I know of one other genealogist whose records link Charles Amand Mius and an aboriginal mother from Penobscot, Maine to my third great-grandmother, Marguerite Babin.  Again, he has not offered me any of his sources and simply wondered what the Wedgeport genealogical committee was hiding.  I don’t know–but I am learning to be patient.


Thriving in St. Louis

When I first moved to the St. Louis area, all I wanted at the time was to be near my family and grandchildren, whose baby and toddler years had already passed me by.  I have never regretted this move.  Being involved in the hectic schedules and lives of four grandchildren and their parents has been a highlight of my life.

Yet, I worried a bit about this city which has its share of bad jokes and negative urban distinctions.  So I was pleasantly surprised to realize that St. Louis also has a reputation for being one of the most literate cities in the country.  Poets, writers and journals (Boulevard, River Styx, Margie, Sou’wester and Natural Bridge, to mention a few) abound.  Within days of arriving here, I was in attendance at a Sunday poetry workshop sponsored by the St. Louis Poetry Center.  A ride had been arranged for me by the president of SLPC, Loy Ledbetter, who asked Rebecca Ellis (then editor of Cherry Pie Press) to pick me up at my house in Maryville.  This was my first foray into the Delmar Loop of Blueberry Hill and Chuck Berry fame.  The 2 1/2 hour workshop was held in the large, public library.  Since then, I have had my poems critiqued by such notable poets as Molly Peacock, Carl Phillips, Denis Duhamel and Richard Crewell, a Missouri poet Laureate.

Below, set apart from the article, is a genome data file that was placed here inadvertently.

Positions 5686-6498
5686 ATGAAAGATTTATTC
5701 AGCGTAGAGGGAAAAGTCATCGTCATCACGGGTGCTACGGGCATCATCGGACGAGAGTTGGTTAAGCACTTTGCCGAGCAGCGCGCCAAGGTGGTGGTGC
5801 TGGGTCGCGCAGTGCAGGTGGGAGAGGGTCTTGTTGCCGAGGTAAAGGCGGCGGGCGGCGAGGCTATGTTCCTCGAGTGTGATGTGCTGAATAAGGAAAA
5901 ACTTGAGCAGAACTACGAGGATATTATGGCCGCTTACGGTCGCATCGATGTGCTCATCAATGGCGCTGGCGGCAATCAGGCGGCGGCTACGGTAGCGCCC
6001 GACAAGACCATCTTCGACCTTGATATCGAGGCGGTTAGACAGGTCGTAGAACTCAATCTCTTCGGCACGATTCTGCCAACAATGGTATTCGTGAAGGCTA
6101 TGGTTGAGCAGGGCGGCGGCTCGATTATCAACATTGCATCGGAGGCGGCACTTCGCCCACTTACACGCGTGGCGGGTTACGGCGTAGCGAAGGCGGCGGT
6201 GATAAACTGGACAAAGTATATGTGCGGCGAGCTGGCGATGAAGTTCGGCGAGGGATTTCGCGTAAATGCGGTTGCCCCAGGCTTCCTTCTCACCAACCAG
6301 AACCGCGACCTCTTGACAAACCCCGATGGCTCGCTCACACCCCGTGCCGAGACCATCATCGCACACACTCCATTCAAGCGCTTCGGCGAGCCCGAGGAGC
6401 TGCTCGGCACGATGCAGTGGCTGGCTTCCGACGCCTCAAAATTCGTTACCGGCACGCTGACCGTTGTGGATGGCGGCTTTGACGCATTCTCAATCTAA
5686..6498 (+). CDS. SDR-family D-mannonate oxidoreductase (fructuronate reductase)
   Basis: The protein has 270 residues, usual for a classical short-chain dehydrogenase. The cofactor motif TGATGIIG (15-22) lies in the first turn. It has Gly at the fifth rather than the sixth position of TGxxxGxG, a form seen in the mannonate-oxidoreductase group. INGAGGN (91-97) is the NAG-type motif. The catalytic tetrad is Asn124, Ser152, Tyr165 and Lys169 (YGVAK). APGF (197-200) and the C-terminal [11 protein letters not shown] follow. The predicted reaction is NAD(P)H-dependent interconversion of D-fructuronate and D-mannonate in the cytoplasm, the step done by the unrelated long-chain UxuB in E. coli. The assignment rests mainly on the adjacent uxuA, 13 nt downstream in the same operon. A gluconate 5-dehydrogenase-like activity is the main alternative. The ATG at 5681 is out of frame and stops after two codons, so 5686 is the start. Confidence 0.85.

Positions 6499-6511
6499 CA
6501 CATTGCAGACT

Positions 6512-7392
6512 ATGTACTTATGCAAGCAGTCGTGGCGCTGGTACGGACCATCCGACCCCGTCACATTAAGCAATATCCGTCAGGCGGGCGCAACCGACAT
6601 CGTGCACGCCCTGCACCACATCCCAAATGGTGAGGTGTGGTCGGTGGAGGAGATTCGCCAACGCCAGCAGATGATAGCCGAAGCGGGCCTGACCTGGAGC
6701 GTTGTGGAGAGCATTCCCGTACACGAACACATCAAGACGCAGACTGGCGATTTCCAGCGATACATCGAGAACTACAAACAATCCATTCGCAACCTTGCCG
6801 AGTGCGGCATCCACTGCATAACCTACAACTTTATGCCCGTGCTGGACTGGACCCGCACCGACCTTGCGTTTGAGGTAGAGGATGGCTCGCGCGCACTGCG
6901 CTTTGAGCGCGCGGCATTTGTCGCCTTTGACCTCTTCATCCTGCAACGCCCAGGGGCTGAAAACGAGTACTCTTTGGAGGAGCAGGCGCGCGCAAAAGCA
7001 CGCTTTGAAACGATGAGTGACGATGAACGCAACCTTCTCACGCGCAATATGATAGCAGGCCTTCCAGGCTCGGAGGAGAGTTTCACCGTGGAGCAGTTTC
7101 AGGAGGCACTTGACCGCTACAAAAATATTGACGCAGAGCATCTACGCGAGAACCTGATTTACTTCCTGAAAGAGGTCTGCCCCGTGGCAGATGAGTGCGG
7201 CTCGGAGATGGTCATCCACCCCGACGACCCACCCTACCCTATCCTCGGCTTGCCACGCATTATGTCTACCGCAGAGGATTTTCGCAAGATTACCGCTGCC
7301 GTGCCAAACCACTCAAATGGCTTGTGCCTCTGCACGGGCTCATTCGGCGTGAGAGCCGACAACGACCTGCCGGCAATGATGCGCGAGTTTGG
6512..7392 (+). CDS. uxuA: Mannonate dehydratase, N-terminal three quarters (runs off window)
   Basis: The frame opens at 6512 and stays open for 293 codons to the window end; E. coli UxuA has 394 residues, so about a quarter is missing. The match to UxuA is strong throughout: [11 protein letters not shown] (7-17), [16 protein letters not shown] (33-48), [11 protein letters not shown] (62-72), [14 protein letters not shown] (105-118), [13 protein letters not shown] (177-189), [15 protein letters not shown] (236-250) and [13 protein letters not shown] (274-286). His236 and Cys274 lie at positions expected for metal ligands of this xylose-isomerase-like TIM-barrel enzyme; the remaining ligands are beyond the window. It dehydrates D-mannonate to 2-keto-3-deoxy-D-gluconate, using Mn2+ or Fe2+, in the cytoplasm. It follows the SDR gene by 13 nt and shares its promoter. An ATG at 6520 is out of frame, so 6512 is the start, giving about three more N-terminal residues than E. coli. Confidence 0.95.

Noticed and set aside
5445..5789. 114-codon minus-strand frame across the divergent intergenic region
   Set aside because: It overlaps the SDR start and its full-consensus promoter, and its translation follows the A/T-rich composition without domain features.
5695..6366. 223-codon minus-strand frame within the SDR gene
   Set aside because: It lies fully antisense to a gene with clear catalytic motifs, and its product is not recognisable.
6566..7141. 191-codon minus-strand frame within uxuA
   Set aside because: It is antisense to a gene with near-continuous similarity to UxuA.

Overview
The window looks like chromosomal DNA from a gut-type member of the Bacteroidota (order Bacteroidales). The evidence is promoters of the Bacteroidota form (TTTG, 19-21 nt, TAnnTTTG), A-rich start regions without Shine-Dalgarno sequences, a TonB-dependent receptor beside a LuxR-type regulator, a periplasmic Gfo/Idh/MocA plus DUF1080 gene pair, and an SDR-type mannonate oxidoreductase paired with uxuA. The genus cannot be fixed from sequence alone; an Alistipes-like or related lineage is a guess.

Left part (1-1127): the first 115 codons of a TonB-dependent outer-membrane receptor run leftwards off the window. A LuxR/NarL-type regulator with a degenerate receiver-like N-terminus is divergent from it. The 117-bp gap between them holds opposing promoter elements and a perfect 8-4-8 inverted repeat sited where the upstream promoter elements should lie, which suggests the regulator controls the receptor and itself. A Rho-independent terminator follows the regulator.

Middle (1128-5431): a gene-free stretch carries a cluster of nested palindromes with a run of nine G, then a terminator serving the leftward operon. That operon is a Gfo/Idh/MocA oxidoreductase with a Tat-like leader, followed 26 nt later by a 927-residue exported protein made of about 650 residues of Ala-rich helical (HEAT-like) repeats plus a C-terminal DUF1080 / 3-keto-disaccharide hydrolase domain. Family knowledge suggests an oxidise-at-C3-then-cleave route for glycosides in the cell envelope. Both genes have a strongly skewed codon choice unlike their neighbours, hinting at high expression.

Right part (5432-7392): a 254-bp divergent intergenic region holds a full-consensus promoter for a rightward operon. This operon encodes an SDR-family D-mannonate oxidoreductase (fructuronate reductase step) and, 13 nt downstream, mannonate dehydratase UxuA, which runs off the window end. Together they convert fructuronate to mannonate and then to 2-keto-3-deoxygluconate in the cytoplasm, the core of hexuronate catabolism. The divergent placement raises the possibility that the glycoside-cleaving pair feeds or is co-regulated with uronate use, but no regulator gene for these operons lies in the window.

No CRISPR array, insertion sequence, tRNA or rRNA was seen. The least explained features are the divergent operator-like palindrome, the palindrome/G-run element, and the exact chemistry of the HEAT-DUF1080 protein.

Most surprising, and with the help of many old and new friends, I have managed to publish three books.  And from the two or more annual all-day seminars offered by SLPC, I have attended five–facilitated by poets such as Allison Funk, Richard Newman, Joshua Kryah and Joy Katz.  I have learned the importance of a first line, the usefulness of creating a “window” for a poem that allows expansion and layers to more easily develop, the importance of internal movement and above all, to keep going on to that next poem, not getting stuck in the present (or past).  Out of all this, I know my poetry composition has improved.

There is no doubt in my mind that the bulk of my growth as a poet is due to monthly meetings with “Six on Saturday,” a group of friends who have been together for the past six years.  If a title doesn’t help the poem, or punctuation is in error, or lines are unnecessary, or the sin of “telling, not showing” is committed–we all shoulder whatever criticism pertains to a particular poem.  I dread hearing one of my friends say, “What in the world are you writing about?”  My five friends are Gail Eisenhardt, Gaye Gambell-Peterson, Katherine Mitchell, Rebecca Ellis and Keith Byler.

On May 20, I will be among a group of prize-winning poets reading at SLPC’s annual “concert.”  My poem, “Portage,” won honorable mention, having been judged by Drucilla Wall, author of The Geese at the Gates.  My SOS friend, Gaye Gambell-Peterson, won first place for her action-packed poem about the 2011 Good Friday tornado that wrecked her condo.  Here is my poem, a bit quieter:


She drags her kayak along the portage path
away from chaos to the calm of Basin Pond
where loons dance, cry out their eerie laughs.

She lights candles from Boston to Baden-Baden,
wonders how many it takes for God to respond?
She pulls her kayak along the portage path.

She sailed the seas of Indonesia and St. Barth’s,
ferried Stockholm’s waters like a vagabond
too far from loons’ dance and their eerie laughs.

Widowhood and grief—after his selfish passing—
made plain the importance of carrying on—
pushing her kayak along the portage path.

Basin Pond is deep and calm, her craft
a heavy heave, even with the chaos gone.
Still, loons dance.  She joins their eerie laughs.

Florida is lovely in winter; so is La Paz.
But Maine is the place of which she’s most fond,
pulling her kayak along its portage path
to where loons dance, cry their welcome laughs.